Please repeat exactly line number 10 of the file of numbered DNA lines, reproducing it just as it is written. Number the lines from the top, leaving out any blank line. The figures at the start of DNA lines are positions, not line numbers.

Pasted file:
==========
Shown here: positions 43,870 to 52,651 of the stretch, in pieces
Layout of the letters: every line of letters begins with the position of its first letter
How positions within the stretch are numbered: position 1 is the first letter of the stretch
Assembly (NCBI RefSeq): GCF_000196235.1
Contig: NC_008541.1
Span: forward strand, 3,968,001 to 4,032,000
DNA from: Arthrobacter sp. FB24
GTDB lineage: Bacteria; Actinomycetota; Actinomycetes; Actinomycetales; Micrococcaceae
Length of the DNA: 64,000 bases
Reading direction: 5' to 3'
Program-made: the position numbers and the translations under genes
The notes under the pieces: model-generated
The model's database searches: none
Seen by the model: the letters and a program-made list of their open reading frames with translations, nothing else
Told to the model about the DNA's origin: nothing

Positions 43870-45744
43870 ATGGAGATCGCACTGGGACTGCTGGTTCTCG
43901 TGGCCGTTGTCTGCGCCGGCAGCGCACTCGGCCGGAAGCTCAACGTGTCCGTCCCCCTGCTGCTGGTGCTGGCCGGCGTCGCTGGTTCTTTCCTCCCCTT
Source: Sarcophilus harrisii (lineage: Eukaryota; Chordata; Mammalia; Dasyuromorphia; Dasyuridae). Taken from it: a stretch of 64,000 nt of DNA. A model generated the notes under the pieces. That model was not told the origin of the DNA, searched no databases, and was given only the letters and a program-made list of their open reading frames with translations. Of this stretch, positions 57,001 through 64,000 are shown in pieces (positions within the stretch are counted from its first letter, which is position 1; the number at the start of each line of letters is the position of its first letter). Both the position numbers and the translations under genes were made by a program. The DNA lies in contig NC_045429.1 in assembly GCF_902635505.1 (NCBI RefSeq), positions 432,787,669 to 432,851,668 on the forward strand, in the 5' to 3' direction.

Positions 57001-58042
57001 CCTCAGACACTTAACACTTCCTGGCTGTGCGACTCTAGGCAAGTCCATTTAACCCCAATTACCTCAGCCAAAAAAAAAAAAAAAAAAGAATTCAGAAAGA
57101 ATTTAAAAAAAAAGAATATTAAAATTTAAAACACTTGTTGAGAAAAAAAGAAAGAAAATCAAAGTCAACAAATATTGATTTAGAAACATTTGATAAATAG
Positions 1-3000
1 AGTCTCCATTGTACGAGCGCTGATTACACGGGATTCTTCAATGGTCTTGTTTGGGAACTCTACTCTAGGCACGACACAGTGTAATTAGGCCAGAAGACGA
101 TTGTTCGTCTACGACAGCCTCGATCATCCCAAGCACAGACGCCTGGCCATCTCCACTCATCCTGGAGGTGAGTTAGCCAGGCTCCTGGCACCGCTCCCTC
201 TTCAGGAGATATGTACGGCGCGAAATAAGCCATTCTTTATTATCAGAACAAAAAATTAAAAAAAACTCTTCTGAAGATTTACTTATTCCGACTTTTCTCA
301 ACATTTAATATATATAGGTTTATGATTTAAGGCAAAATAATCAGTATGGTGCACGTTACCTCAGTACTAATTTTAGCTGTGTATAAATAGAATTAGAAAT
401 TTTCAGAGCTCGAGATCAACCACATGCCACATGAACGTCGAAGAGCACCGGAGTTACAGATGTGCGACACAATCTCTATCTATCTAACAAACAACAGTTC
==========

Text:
Reading direction: 5' to 3'